The selection rate for the first wave of Southside Vocational Schools is the same as the area average, 38%. Nicole Smith felt uncomfortable with her daughter in the school bus, so she drove her off the bus. Despite this, she is cautiously optimistic that school officials have taken appropriate protective measures.
"Believe it or not, I'm very encouraged," said Smith, a health care worker who has worked with COVID-19 positive patients. "...The temperature check and probe are the same as the ones I use in the hospital where I work."
Smith said that distance learning delayed her daughter's schedule, which exacerbated depression. She said: "She is autistic, so she is really punctual, so this is a difficult time."
Smith said that she provided her daughter with spare facial masks, hand sanitizer, a pack of wipes and her own cleaning supplies.
"We have classes every week," Smith said. "I will judge this at the end of this weekend. How does she feel? Will she continue to do this? Or do we want to return to distance learning?"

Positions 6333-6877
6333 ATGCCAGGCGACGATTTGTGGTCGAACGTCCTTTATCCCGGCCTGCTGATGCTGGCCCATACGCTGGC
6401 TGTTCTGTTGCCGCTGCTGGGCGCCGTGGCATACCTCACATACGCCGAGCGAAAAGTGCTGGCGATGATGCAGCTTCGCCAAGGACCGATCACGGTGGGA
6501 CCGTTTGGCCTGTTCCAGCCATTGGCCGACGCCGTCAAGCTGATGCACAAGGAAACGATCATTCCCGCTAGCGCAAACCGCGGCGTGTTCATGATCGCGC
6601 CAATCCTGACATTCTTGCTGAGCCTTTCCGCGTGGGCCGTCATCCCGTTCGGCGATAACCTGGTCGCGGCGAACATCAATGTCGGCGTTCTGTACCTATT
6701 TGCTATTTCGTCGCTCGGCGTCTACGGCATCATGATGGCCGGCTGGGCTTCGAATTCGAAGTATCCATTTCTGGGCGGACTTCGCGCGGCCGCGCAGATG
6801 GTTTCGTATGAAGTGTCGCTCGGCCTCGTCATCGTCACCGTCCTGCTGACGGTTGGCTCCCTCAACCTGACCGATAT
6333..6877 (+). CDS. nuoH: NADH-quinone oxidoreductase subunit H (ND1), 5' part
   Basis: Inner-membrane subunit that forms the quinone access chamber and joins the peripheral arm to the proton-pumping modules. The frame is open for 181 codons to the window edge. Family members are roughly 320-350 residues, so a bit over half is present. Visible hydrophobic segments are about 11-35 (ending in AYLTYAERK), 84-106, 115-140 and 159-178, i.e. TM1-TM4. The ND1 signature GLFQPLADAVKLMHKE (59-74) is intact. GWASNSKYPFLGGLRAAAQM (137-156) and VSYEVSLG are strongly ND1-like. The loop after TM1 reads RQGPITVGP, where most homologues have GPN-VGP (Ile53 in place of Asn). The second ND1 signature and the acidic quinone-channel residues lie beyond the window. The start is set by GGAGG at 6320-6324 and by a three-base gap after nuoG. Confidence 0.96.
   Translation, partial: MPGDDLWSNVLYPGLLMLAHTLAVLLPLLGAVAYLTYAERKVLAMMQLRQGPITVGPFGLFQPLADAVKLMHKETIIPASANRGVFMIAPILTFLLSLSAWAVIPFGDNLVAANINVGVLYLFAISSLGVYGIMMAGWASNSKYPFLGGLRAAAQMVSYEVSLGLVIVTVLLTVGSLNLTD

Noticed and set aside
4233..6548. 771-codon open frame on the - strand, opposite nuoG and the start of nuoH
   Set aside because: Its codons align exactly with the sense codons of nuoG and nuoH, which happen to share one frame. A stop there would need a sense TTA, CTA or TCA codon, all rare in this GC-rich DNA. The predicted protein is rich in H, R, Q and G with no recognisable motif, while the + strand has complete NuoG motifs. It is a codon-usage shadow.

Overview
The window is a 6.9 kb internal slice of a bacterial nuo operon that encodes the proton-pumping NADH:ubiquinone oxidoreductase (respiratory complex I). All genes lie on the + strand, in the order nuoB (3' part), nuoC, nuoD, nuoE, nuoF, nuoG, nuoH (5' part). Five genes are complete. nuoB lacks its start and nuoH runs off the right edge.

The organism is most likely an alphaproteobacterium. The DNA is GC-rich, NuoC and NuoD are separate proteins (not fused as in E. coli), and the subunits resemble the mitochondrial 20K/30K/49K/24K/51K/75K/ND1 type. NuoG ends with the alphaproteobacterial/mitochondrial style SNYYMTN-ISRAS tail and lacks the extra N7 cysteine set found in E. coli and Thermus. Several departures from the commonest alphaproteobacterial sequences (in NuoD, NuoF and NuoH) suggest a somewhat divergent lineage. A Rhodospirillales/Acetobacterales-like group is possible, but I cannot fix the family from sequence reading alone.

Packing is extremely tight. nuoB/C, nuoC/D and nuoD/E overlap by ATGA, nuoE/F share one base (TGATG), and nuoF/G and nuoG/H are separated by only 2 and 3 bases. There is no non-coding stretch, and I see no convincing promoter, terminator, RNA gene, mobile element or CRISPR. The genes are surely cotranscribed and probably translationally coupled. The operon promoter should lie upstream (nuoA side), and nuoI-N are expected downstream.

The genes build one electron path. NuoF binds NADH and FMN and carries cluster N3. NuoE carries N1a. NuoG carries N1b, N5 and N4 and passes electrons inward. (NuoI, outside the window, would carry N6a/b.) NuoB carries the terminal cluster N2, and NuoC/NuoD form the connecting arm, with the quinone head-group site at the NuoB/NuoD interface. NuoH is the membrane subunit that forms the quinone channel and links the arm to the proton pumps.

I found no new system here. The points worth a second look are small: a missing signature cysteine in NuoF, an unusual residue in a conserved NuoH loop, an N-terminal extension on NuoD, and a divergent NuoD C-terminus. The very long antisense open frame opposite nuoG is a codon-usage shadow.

The teachers’ union has been calling on teachers to continue distance learning until the vaccine is available, while members continue to protest and press conferences on Monday. Community members and activists gathered at the main entrance of Whittier Elementary School around 7 am, hoping to speak with their parents to pick up their children.
"Children and parents should not be scientific experiments," said Javier Ruiz, a member of the Pilsen Alliance, which has mobilized to urge parents to oppose the current reopening plan.
But by 9 o'clock in the morning, no children have appeared at school, and it is expected that there will be about two dozen. Byron Sigcho-López.